Being a small business owner during Christmas can be an exciting time as you witness a surge in sales; however, if you’re not fully prepared for the festivities, you may not be able to handle the demand – or worse, you aren’t witnessing as many sales as you were expecting.
Fortunately, business consulting firm Venture Smarter has highlighted five ways for small businesses to thrive and push sales in the lead-up to Christmas.
Ease the stress of Christmas shopping
Shopping for loved ones at Christmas can be a stressful time for customers, from spending lots of money within a small time frame to struggling with gift ideas – but there are simple ways that small businesses can relieve this stress for customers and increase sales.
Offering gift wrap for a small fee with any purchase makes Christmas shopping for customers much easier – not only will they no longer need to shop around for this, but they also save time wrapping gifts. As well as this, you could even offer a personalized message so that they needn’t worry about purchasing gift tags.
If you have an online business, you can adapt your website to display the different types of Christmas gift categories on the homepage – for example, stocking fillers, gifts for men, gifts for women, and gifts for children. That way, customers can easily navigate your website to find precisely what they’re looking for instead of heading to one of your competitors.
Prevent abandoned carts
Abandoned carts, a problem specific to owners of online small businesses, often occur when a customer arrives at the checkout and is faced with unexpected costs, such as high shipping fees.
One way to tackle this is to offer free shipping for orders over a certain amount of money. By advertising this on your website, you will not only stand out from the competition, but the price is fully transparent and therefore reduces the likelihood of abandoning their shopping. Plus, to qualify for free shipping, they may purchase more gifts within one order. For some businesses, this may not be cost-effective to have in place all year round, so implementing it only for the Christmas period can drive sales without causing harm.
Alternatively, last-minute shoppers may arrive at the checkout and discover that the item they planned on purchasing won’t arrive in time. So, to prevent potential customers from abandoning their carts and shopping elsewhere, implement next-day delivery if this is feasible for your business.
Create a sense of urgency
Sales are an excellent way to grab the attention of any existing and potential customers; the reduced price is, of course, a bonus, but with a time limit on your sale, consumers will feel a sense of urgency to purchase products before they revert to their original price. In turn, they are encouraged to act fast and make a sale.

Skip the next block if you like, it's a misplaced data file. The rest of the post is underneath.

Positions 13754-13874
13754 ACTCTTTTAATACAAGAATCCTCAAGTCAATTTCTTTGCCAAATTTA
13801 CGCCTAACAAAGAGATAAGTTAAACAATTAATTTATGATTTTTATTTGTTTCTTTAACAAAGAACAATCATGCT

The rule of 100 is a helpful tool to implement discounts – if the original price of your product is less than $100, then using a percentage-based discount is more appealing; on the other hand, if the original price is over $100, a numerical discount will be more attractive, such as $50 off.
Offer an incentive
While Christmas can be a busy time period for business owners, there’s also plenty of competition, but offering your customers an incentive helps you to stand out from similar businesses.
When customers buy your products, offering them a discount for their next purchase is a great tactic to gain loyalty. Not only will you stand out from competitors, but it’s particularly beneficial if they purchase items at the beginning of the Christmas period. It’s likely that they’ll have plenty more gifts to buy and will, therefore, choose your business to reap their reward and save money.
Recruit temporary staff
Whether your small business is online, brick-and-mortar, or both, you’ll undoubtedly need extra hands over the festive period, from helping with deliveries to handling the cash registers. However, in the quieter months of the year, a large team of employees may not be essential for the business.
Hiring temporary staff ensures you have the additional help you need to keep your small business running smoothly while you witness increased sales. Without the extra employees, customers may be unsatisfied with their experience, perhaps if their delivery takes too long – as a result, they may not return. When you see less money coming in after Christmas once things become quieter, you don’t need to worry about paying the wages of lots of employees if you’ve only taken on temporary staff.
A spokesperson from Venture Smarter has commented: “It’s vital for small business owners to be fully prepared for the festive period, as it is an excellent opportunity to gain customers’ trust, resulting in them purchasing again in the future. However, it can be an overwhelming time of year, from dealing with increased sales to ensuring customers are happy.”
“Thankfully, with these tips, small business owners can prepare themselves for the Christmas chaos, whether recruiting temporary staff or offering an incentive.”